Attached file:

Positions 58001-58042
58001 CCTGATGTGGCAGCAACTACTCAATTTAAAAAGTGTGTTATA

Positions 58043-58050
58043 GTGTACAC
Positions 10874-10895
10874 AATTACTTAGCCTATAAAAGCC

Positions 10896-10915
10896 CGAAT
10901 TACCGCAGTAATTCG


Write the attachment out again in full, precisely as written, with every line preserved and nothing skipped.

Positions 58001-58042
58001 CCTGATGTGGCAGCAACTACTCAATTTAAAAAGTGTGTTATA

Positions 58043-58050
58043 GTGTACAC
Positions 10874-10895
10874 AATTACTTAGCCTATAAAAGCC

Positions 10896-10915
10896 CGAAT
10901 TACCGCAGTAATTCG